Randall's wife, Marion, who died in 2005, always supported him playing the drums.
"She was always in favor of my playing," said Randall.
Randall has also actively volunteered for many years and has received a number of honors for his efforts. He said he just enjoys being able to help people.
Randall credits his health to being active throughout his life.
"If I don't [remain active], I get lazy and then I get fat," joked Randall. "I got to keep going. I was this morning, for an hour, over at Sunnyview in the gym doing exercises."
When he was in the National Guard, he also took pictures for the state and one memory remains alive through a picture hanging on his wall. The picture shows a 155 mounted canon of the 209th Artillery of the 27th Infantry Division at Fort Drum. The picture shows the cannon directly upon firing with a plume of smoke coming out.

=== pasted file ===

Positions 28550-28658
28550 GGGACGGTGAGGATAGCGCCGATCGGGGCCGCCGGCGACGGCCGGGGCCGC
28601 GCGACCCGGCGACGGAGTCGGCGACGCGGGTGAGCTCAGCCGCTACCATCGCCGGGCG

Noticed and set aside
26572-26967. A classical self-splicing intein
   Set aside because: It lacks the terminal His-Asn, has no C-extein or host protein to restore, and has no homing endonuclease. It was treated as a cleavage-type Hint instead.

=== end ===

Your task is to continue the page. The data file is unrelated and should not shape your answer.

"[Sgt. Pat Pugsley] kept taking pictures and pictures and pictures of every time they fired the 155," he said. " I was sitting in the jeep and it was raining and I got a little pissed off at him and I turned around with my little camera and took his picture of him taking pictures in the rain and that was what came out."
The picture, taken in 1972, was printed in the Stars and Stripes, a military newspaper, Randall recounted with pride.
In 1944, Randall was drafted into military service in his mid 20's. He served during the final two years of the World War II. In the Army, he was a sergeant with the Army's First Division and lived through various battles.
The good times and experiences are what he likes to share though.
"I do not quote anything that happened in the war. I won't talk about it, I won't think about it. It is too much," he said.